Trapped in Amber
November 19, 2011 - Games
Last time I checked in with you guys about Mouthwash, I mentioned that I was no longer sure I wanted to use D&D-style dice rolls to determine skill effects, but didn’t know what to replace it with. On Twitter, Stephen Winson suggested I look into a diceless tabletop roleplaying system based on Roger Zelazny’s fantasy series The Chronicles of Amber. So I did.
It’s called the Amber Diceless Roleplaying Game, created by Erick Wujcik, and I was taken with it pretty much immediately. I read through the manual over the last couple of weeks and came away pretty intrigued by the concept. (If not by Zelazny’s books, which appear to be remarkably awful if the excerpts in the game manual are representative.) There’s a lot to the system, and much of it isn’t something I’m interested in copying. But I love how it handles determining the success of actions without using dice. Having read the manual, it’s actually both simpler and more nuanced than how it’s described in the Wikipedia page.
Here’s the basic idea: anytime a character tries to do something and is opposed by another character, you look at the difference between their relevant stats. The amount of that difference determines the extent of the effect. So, for example, if they’re wrestling and character X tries to break character Y’s neck, you compare X and Y’s Strength attribute. The Game Master (GM) might determine the outcome as follows:
- X is a lot stronger than Y: Y is killed outright.
- X is a little stronger than Y: Y is badly hurt, but not killed.
- X and Y are equally strong: Y is hurt, but still has a chance to fight X off.
- X is a little weaker than Y: Y is unharmed, and X loses his footing.
- X is a lot weaker than Y: Y is unharmed and gets X is badly hurt in retaliation.
As I said on Twitter and in comments on the last post, I suspect that in practice, with a human GM, this probably results in the GM deciding whatever and a lot of subsequent arguing. But with a computer taking the role of the GM, this sounds fantastic to me! In a way, this is what D&D-style systems do in a very roundabout way. If your stats match up poorly against an opponent, you’re more likely to miss or do very little damage; if they match up favorably, you’re more likely to do a lot of damage. Amber just does that in a deterministic way, rather than using probability represented by the dice roll. As of now, I plan to adopt a similar system in Mouthwash: ranked versions of every skill effect that are selected based on stat disparity.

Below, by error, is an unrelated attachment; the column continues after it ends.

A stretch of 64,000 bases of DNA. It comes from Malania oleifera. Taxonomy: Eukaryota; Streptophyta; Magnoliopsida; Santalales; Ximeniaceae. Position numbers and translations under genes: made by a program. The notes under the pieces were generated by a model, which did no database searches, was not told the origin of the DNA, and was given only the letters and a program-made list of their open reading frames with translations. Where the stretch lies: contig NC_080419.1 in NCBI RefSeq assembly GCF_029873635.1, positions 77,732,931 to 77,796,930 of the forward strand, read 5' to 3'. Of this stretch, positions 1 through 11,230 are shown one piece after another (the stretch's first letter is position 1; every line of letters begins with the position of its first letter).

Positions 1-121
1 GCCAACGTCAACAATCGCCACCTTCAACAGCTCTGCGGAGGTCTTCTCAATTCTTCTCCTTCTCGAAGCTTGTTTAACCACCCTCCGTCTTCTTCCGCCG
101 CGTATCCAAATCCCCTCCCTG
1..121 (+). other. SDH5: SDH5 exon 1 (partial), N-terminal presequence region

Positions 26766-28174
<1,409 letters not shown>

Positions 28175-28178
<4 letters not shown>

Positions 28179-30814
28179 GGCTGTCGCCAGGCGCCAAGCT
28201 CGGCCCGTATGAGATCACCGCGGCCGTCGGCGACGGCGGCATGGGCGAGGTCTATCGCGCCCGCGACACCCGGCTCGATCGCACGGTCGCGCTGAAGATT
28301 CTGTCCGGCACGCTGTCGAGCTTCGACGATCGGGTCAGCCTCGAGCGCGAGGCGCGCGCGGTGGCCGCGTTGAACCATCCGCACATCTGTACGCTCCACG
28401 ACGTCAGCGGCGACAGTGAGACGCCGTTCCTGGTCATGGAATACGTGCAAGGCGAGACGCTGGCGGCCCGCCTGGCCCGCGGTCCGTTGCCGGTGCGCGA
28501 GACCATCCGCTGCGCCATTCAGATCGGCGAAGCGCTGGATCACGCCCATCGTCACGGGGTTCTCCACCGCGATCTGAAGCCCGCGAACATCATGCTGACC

My new obsession has led to a lot of debates with my boyfriend about what it means to abandon the element of randomness in a game like this. He’s more skeptical about the idea than I am, and worries that an essentially deterministic system will inevitably lead to players finding a single optimal path and running for it. To which I say, eh. I’d rather make that path hard to get to by designing a complex system, rather than introducing a bunch of randomness. After all, the randomness in a D&D game is there to represent all the subtle environmental factors that a human Dungeon Master can’t hope to calculate. The more well-simulated that environment gets in a computer game, the less necessary the dice rolls become. If your character can physically move around a space with a complex shadow-and-lighting model, and you can simulate the visibility of the character to NPCs using that model, then you don’t really need to roll dice for stealth checks. What does the dice roll add at that point?
So since I’m going to all this trouble to simulate a complex social environment in Mouthwash, dice rolls don’t appeal to me. There’s also another problem: randomness in a combat game adds unpredictability to a world, but randomness in Mouthwash would add unpredictability to characters. Unpredictability in characters is pretty easy to read as “poor characterization.” For that reason alone I’m pretty set on using an Amber-like system.
Of course, that means I’m putting a pretty heavy burden on the complexity of the game system. And that’s starting to give me headaches. Complexity is great, but only when it feels like the system hangs together tightly. Otherwise it’s just chaos. So far I haven’t thought seriously about how to get things to hang together. How do emotions affect viewpoints? How do viewpoints affect goals? Where do relationships fit in? I’ve just been designing all these separate pieces in a pretty divergent way, and not looking at the big picture. That’ll have to change.
The holy grail is that system that’s easy to learn and hard to master, and fun to experiment with in between. Manageable complexity. That means a big picture that a player can easily grasp with lots of interesting details that aren’t obvious right away. It’s a tall order, but one that I’ll be better off working out sooner rather than later. So what’s the big picture of Mouthwash? More on that when I figure it out!